City & Country: Ipoh rocks
Tan Sri Jeffrey Cheah's Sunway City Ipoh has managed to successfully capitalise on the area's natural attractions. But the Sunway Group is not the only company to realise the potential of the Ipoh property market. The city has become a hive of residential development activity. Jennifer Gomez reports.
At a glance, it would be hard to justify the keen development activity in Ipoh, the capital of the Silver State, Perak. After all, it is a small city that can't compare in terms of growth with bigger places like Johor Baru, Penang, or perhaps even Melaka.
Neither does Ipoh attract a migrant population. Why then are developers so gung ho about the market? The answer is quite simple – folks there are fl ush with cash, and there's both old and new money in the market.
The source of the old money is of course the fortunes amassed from the days of tin mining. As for the new money, well, the younger generation that left in search of greener pastures years ago are now coming back to put their money back in their hometown. Sentimental as it may sound, many Ipohites who have left the city harbour hopes of retiring there. And no, they're not investing in properties for the rental income, which are relatively low for properties in the city.
However, the prices of homes here, even the bigger units, seem affordable — you can get a 2-storey terraced home for about RM150,000 and a bungalow for RM415,000.
Gung ho developers
The presence of Klang Valley based developers that have entered the market — Sunway City Bhd and MK Land Holdings Bhd — is testimony to the activity in the Ipoh property market.
The local players include names like Taiko Properties Sdn Bhd, Kinta Properties Bhd and Keris Properties. There are also those content with developing small plots where the latest action is.
So, which areas are hot?
According to CH Williams Talhar and Wong (Ipoh) Sdn Bhd manager Heng Kiang Hai, development activity currently centres on the north and northeast of the city, along the Tasek-Klebang stretch and Tambun respectively. Elsewhere, the Gopeng-Simpang Pulai stretch is seeing some development activity. There are some smaller schemes too along the Ipoh-Lumut Highway, near Menglembu.
The offerings are mostly of the 2-storey terraced variety. Locals make up the bulk of the buyers, says Heng. "We can't be sure if they are working outstation — it is not uncommon to find the breadwinners working elsewhere while their families live here."
Given the number of launches, will homes in the secondary market lose out in value and appeal?
Heng thinks not. "So far, there has been no indication of an oversupply. For certain locations, it may take a little longer to attract buyers, but generally, it should not be a problem. Over the next five to seven years, we may even seen tin-mining activity coming back and this will spur further demand for housing," he says.
Still, developers have been feeling signs of a slowdown since early this year. But they argue that the scarcity of development land will deter new competitors, so they can be more or less assured of their portion of the demand pie.
What buyers want
In most respects, Ipoh folk can be considered a traditional lot who, one would expect, would not be too accommodating of the idea of strata living or leasehold property.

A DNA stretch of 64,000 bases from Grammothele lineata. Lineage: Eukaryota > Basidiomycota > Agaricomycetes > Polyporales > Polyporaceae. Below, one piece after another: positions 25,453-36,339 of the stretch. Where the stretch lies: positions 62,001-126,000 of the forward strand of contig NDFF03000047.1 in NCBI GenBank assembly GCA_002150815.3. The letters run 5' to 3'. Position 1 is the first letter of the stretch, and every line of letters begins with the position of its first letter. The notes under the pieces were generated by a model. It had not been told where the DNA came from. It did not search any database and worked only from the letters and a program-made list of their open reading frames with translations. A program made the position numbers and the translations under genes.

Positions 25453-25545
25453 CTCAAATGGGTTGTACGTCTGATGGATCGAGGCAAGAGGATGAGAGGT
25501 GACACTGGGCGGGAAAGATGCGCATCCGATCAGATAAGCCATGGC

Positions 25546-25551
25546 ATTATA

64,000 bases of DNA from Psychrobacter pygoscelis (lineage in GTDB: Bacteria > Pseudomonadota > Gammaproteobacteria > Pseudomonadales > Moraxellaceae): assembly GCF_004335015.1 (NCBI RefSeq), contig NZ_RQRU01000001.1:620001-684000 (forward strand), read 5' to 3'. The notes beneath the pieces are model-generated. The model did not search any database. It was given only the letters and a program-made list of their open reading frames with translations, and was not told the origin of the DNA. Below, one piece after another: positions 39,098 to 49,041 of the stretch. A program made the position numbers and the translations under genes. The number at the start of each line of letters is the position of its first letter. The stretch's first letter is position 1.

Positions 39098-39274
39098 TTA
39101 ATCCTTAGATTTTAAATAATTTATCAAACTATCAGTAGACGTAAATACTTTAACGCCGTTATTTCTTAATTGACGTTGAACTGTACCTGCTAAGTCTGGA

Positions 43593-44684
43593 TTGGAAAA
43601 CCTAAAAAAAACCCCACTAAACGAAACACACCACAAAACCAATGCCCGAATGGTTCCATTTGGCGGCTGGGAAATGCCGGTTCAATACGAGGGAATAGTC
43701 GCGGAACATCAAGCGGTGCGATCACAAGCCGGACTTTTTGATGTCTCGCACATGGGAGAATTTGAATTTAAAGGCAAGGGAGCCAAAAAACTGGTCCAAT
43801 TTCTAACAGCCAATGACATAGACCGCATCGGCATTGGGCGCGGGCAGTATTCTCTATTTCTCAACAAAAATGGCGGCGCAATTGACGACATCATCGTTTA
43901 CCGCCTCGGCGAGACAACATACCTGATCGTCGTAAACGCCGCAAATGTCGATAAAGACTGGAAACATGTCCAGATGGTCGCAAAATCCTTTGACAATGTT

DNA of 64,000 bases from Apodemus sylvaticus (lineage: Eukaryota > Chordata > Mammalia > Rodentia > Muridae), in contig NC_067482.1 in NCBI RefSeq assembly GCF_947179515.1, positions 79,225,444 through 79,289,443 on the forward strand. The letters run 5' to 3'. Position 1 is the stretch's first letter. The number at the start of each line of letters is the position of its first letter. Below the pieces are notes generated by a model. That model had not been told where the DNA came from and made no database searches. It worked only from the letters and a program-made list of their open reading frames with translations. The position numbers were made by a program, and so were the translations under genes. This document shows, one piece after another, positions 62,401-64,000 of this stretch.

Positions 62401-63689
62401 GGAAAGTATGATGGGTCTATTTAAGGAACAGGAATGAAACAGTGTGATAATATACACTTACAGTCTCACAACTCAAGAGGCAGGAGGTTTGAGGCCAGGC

Surprisingly, leasehold status is becoming less of a factor to buyers, according to Heng. Many developers agree. Location, quality of the homes and the reputation of the developer are instead, the prime considerations.
So, the high take-up rate of the leasehold properties in Sunway City Ipoh is no surprise. The unsold units comprise mostly the bumiputera lots, says a company official.
One interesting revealation though is show units are important sales tools. "Ipoh buyers need to see the show unit — only then can they visualise what the unit will look like. And be ready to have them come to the site often, sometimes week after week, to monitor the progress of the development," reveals Loh Siew Wooi, general manager of Taiko Properties. Buyers, he says, are very particular, to the point of making comparisons with what other developers are offering.
"In terms of finishes and designs, we have to give them the best we possibly can because buyers are very discerning, and have time on their hands. That is why we can safely say that the projects here are comparable to what Klang Valley developers are offering," adds Loh.
Kinta Properties chief executive officer Dr Tan Chin Yong concurs. Buyers also request a lot of customisation in the homes they buy, he adds. "In terms of specifications, we beat KL properties, for instance, in the requirements for a wet kitchen. Unlike in KL, where a small area strictly for cooking will do, here they want a big wet kitchen in addition to the dry area! They want a good deal — practical houses with no unused spaces, no steep roofs, good orientation in accordance with feng shui and more. Ipoh buyers are generally price conscious, and to lure them, it becomes imperative for us to offer additional features in the home, for example, full wall tiles for the bathrooms."
Where a project's environment is concerned however, it is the developers who are trying to lead the market into accepting new concepts, which mostly revolve around trying to blend nature and the built environment. This is where developers can take advantage of the rolling limestone hills and old mining lakes that abound in Ipoh. There's also a growing need for security, says Tan, although buyers in Ipoh have yet to be very vocal about it.